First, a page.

Former Bear Stearns CEO who was blamed in the 2008 economic crisis sues his Park Avenue housing co-op accusing them of causing him ‘severe financial hardship’
- James Cayne filed the lawsuit against the co-op board at 510 Park Avenue
- He has been trying to sell his 5,000 square foot unit there since 2013
- But claims the co-op board has blocked the sale and scuttled potential deals
- Cayne stepped down as CEO of Bear Stearns in 2008 after criticism
The former CEO of Bear Stearns, whose management failures were implicated in the 2008 financial crisis, has sued his housing co-op board accusing them of inflicting ‘severe financial hardship.’
James Cayne, 85, accused the co-op board at 510 Park Avenue of repeatedly blocking the sale of his sixth-floor unit, requesting board records in a court filling in Manhattan on Tuesday.
Apartment co-ops are a form of home ownership in which residents are shareholders of a corporation that owns and maintains a building — and co-op boards often wield sweeping control over who is allowed to move in.
Cayne and his wife first bought the 5,000-square-foot, 5.5-bedroom unit for $1.1 million in 1981, when he was rising through the ranks at Bear Stearns.
Former Bear Stearns CEO James Cayne, 85, (seen in 2010) accused the co-op board at 510 Park Avenue of repeatedly blocking the sale of his sixth-floor unit
Cayne has been trying to sell his unit at 510 Park Avenue (above) since 2013
The filing states that Cayne’s acrimony with the board dates back to 1999, when he forced the board to conduct the sale of two ‘maid’s rooms’ by public auction rather than sealed bid, according to The Real Deal.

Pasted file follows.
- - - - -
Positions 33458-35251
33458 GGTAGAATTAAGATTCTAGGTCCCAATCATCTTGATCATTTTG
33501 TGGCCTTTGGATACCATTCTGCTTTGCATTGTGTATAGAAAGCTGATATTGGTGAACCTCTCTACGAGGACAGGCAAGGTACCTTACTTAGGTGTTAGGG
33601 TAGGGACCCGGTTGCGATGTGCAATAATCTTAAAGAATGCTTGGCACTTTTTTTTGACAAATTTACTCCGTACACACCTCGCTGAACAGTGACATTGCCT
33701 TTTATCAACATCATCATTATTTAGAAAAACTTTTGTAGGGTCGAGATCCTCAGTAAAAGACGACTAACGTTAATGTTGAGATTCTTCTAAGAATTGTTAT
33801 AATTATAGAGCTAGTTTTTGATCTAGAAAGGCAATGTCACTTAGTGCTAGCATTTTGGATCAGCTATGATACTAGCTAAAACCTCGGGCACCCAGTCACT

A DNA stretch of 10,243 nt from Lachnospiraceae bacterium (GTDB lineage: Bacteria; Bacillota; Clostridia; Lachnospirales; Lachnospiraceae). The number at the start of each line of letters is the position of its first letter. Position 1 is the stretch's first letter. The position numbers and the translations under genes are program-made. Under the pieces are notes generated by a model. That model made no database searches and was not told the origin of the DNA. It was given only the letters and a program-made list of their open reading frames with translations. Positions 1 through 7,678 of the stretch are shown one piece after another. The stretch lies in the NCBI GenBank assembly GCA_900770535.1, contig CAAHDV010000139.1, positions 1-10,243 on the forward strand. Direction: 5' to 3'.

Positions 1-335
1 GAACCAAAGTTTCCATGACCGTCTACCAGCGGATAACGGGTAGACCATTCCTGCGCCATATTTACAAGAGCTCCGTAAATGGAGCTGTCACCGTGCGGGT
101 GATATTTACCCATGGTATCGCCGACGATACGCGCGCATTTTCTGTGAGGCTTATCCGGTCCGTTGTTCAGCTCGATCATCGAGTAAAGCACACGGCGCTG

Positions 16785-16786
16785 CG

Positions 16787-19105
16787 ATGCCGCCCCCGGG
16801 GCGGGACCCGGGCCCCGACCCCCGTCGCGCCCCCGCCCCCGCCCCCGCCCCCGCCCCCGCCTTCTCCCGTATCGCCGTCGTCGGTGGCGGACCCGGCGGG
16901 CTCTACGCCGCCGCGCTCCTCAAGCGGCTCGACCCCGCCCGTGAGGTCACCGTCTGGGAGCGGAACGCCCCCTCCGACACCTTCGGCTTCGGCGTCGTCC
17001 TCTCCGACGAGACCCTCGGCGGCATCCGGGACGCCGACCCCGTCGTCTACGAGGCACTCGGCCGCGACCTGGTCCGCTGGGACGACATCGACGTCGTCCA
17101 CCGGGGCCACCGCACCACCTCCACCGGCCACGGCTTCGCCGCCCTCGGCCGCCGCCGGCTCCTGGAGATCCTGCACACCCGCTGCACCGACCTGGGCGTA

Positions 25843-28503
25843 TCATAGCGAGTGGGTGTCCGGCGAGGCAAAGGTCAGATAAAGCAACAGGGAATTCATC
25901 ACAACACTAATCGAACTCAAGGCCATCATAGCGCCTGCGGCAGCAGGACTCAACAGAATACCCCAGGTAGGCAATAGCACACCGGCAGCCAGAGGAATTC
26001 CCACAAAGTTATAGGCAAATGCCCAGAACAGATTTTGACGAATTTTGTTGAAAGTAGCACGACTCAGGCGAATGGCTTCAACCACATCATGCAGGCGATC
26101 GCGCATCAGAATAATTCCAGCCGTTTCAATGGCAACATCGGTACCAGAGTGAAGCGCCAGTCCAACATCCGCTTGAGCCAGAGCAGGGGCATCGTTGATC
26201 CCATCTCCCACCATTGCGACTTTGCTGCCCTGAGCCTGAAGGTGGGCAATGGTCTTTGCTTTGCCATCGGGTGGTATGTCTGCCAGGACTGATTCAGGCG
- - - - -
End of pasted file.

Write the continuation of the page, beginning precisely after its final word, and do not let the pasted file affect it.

Cayne got into a bidding war with neighbor Lawerence Friedland, driving up the price of the room that Friedland ended up buying.
Friedland is now the head of the co-op board, and Cayne alleges that he has used his power to exact revenge by blocking Cayne from selling.
Cayne and his wife moved out in 2013, and listed the unit for $14.95 million, later dropping the asking price to $10 million.
In March 2016, the board rejected a $9 million bid, and another offer for $8.7 million was rejected that May, according to the filing.
The 5,000 square-foot unit has 5.5 bedrooms, one of which is seen above
The apartment also boasts a large fireplace and 34-foot-long living room
A private elevator is another perk of the unit, which Cayne bought for $1.1 million in 1981
This year, the board rejected a $6 million offer and continued to refuse when the buyer upped the offer to $6.75 million, the filing states.
Although Cayne and his wife have not lived in the building for more than six years, they continued to pay more than $9,000 per month in maintenance fees.
Cayne was the CEO of Bear Stearns for 15 years before stepping down in 2008 amid criticism of his management style.
‘In a time of crisis he flatly wasn’t up to the task,’ wrote former Bear Stearns CEO Alan ‘Ace’ Greenberg in his 2010 book, ‘The Rise and Fall of Bear Stearns.’